2) Learning campaigns/campaign-based learning
Instead of approaching training as a one-off initiative, take a leaf out of the marketing book to create a blended learning experience that is distributed over a longer period of time. Campaign-based learning uses marketing theories to zone in on a focus topic via interconnected bite-sized chunks of content through different mediums and different learning stages from pre-launch to follow-up campaigns. Consider blending digital content with offline points-of-contact (POCs) using social media, pop-up quizzes, company book clubs, posters, or town hall meetings. Learning campaigns help establish a continuous learning culture and have the power to create lasting behavior change.
3) Targeted learning
Priming students for deep learning is not reliant on traditional long-form content; in fact, it can be more effective to feed through a stream of strategically spaced learning bursts that are shorter in length, but highly targeted and broken down into discrete elements. Microlearning also makes it possible to send out ‘learning pulses’ in specific scenarios to allow for greater application of learning in context.
4) Double and triple loop learning strategies
Incorporating metacognitive ‘thinking about thinking’ into learning experiences is one of the most effective ways to transform content-level knowledge into more profound understandings. Harvard professor and influential management theorist, Chris Argyris, articulated this as moving from single to double-loop learning.2 In single-loop learning, we typically approach challenges and new ideas repeating the same patterns of the past with little critical scrutiny. Single-loop learning is, to borrow the words of Albert Einstein, ‘doing the same thing over and over again, but expecting different results.’ In contrast, double-loop learning requires some modification of our mental models and linking the development of skills to a broader outcome. For example, instead of thinking ‘the skill I am learning is an upselling technique,’ you might say, ‘how am I changing my behavior to learn to communicate with people and read their cues in different ways.’
It’s important to include deep reflective opportunities at different stages throughout a microlearning journey in order to complete a learning cycle. This double-loop learning cycle can be extended to a triple loop when learners reflect beyond what they learned to how they learned and how their thinking has changed. Incorporating simple thinking routines into a module will help enable learners to link content learning to changes in their thinking, and through this, establish more durable understandings. According to microlearning expert and cognitive scientist Markus F. Peschl, triple-loop learning transcends the domain of knowledge organization and intellect and enters into the domain of wisdom, resulting in a profound change in attitudes, values and personality.3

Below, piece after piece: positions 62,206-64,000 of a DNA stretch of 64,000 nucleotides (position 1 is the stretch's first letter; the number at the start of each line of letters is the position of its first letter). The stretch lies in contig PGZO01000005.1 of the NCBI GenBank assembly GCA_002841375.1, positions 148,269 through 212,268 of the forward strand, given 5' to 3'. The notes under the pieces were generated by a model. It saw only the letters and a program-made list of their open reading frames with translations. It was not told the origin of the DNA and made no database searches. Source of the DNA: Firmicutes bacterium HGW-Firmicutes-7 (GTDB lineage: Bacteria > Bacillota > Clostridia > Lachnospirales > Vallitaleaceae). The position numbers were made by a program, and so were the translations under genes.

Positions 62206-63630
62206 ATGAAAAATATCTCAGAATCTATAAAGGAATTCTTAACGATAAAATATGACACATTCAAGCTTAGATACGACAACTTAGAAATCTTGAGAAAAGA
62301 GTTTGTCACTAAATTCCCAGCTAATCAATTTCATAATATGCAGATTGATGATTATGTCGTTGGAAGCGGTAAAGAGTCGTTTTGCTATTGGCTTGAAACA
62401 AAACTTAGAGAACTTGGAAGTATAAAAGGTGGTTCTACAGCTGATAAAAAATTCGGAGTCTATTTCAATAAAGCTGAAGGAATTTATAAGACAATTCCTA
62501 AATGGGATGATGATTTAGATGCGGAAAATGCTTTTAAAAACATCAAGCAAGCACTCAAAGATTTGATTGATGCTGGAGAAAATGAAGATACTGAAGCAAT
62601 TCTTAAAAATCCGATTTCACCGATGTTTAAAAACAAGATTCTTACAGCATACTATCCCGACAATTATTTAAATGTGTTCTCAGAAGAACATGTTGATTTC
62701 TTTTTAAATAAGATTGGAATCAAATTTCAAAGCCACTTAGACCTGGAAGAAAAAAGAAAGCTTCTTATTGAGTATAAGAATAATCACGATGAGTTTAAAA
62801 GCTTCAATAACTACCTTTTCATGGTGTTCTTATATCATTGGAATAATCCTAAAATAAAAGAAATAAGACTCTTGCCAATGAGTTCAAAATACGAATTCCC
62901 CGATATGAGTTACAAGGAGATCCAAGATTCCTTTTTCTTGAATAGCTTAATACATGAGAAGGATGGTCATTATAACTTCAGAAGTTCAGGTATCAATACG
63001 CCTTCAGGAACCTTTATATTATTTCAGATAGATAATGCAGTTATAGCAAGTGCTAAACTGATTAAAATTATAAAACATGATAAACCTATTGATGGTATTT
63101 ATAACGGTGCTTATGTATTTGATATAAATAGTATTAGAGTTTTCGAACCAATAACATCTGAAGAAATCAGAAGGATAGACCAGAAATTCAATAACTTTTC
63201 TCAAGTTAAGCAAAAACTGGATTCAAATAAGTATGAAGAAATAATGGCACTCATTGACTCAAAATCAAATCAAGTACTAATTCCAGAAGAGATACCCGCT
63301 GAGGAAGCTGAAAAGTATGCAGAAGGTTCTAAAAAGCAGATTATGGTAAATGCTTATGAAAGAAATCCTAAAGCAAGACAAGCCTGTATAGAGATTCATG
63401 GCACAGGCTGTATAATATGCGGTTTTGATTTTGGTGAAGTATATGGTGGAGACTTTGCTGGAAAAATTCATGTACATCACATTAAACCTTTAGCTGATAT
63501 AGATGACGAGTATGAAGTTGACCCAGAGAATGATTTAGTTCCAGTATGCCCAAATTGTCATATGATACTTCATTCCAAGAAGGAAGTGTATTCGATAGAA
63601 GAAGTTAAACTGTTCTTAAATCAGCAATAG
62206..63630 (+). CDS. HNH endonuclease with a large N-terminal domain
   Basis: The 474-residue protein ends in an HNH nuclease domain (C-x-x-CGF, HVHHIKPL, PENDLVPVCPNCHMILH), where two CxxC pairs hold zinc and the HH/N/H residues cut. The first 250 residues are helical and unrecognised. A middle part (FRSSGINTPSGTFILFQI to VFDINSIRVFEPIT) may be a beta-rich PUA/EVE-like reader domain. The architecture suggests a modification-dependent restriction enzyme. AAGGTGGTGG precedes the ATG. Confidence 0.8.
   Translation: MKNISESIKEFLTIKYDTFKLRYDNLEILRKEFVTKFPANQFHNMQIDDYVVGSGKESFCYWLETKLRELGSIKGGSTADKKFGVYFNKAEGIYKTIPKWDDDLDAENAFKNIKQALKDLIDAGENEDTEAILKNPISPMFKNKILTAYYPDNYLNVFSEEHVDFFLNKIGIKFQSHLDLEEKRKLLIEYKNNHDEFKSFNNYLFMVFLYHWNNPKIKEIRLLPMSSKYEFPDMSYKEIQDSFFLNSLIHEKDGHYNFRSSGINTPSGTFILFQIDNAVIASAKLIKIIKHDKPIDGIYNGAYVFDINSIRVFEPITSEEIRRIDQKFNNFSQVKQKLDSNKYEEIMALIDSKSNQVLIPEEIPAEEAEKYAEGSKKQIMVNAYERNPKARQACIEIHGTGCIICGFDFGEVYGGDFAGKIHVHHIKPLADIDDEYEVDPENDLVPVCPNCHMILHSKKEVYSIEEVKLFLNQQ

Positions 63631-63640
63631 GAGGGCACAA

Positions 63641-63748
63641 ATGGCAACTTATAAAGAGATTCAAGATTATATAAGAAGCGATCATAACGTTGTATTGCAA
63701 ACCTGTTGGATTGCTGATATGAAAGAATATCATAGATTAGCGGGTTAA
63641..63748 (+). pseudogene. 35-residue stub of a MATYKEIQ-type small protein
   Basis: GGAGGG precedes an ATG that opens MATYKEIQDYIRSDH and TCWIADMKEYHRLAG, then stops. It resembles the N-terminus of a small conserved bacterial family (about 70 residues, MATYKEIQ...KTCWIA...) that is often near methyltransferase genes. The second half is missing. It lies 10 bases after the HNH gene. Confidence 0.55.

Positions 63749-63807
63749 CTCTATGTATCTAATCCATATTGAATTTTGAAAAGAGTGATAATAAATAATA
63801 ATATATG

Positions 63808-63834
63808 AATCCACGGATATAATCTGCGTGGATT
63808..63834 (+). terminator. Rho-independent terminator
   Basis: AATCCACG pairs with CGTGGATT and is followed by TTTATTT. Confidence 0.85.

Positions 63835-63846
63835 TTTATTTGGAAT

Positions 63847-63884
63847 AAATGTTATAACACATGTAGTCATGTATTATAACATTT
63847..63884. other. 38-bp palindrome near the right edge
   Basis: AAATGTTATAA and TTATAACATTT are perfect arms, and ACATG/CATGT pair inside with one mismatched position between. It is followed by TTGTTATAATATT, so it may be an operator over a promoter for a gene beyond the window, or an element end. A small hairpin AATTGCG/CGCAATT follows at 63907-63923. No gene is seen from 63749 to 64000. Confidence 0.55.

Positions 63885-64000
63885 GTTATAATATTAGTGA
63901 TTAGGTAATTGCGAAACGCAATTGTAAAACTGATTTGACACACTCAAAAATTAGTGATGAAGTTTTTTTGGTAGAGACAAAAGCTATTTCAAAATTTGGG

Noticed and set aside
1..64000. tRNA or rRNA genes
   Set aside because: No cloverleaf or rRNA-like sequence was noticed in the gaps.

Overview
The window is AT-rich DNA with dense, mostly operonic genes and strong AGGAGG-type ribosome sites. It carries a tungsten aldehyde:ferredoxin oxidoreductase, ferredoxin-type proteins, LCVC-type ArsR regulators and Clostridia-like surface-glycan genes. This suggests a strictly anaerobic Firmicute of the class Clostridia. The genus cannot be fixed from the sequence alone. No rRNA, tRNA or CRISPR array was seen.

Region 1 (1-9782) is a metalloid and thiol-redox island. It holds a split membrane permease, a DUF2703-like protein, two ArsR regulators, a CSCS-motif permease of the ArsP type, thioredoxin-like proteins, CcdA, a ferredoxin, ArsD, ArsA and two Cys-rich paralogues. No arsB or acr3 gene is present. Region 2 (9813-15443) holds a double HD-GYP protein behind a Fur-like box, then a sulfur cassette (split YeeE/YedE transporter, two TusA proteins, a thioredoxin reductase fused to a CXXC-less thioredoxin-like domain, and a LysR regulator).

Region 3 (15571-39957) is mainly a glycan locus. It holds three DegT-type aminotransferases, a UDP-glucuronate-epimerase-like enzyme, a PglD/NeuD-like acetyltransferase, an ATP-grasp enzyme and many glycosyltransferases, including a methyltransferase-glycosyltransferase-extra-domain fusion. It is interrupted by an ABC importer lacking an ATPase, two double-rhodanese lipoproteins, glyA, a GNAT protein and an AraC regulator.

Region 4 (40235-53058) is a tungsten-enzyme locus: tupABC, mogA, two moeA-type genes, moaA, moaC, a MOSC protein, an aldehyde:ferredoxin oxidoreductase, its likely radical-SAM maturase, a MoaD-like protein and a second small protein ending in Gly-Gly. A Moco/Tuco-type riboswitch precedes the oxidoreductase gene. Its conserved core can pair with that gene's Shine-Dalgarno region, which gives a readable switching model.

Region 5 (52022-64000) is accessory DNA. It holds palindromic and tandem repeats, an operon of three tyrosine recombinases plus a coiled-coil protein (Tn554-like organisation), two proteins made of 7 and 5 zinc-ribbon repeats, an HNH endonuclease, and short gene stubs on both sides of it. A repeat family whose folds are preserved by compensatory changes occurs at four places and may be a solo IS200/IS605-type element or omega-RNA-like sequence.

5) Social learning
One of the most effective ways to elicit profound change in people and their habits is through the formation of a shared reality. The ongoing nature of microlearning fosters a culture of continuous learning that becomes a shared reality for all participants. Within the microlearning environment, social features such as forums and peer-to-peer authoring tools provide learners with opportunities to reframe their understandings through interactions and observations.
6) Use pedagogical mental models
It’s important to consider relevant learning theories and instructional design checklists when embarking on designing a microlearning module. Incorporating pedagogical frameworks into your learning design could be as simple as employing Bloom’s Taxonomy as a checklist to ensure you have the right balance of scaffolding to higher-order activities. Learning theories can be particularly useful in aiding learning and development (L&D) leaders in pushing leaders to move from superficial to deep understandings.
Interested in taking an EdApp microlearning course that delivers interactive content to you in small, digestible chunks? Why not explore a course on Team Cohesion here, where you will learn how to build happy, well-functioning teams in a professional environment. This course – and all content in our growing, editable library – is completely free for you to take, as many times as you like.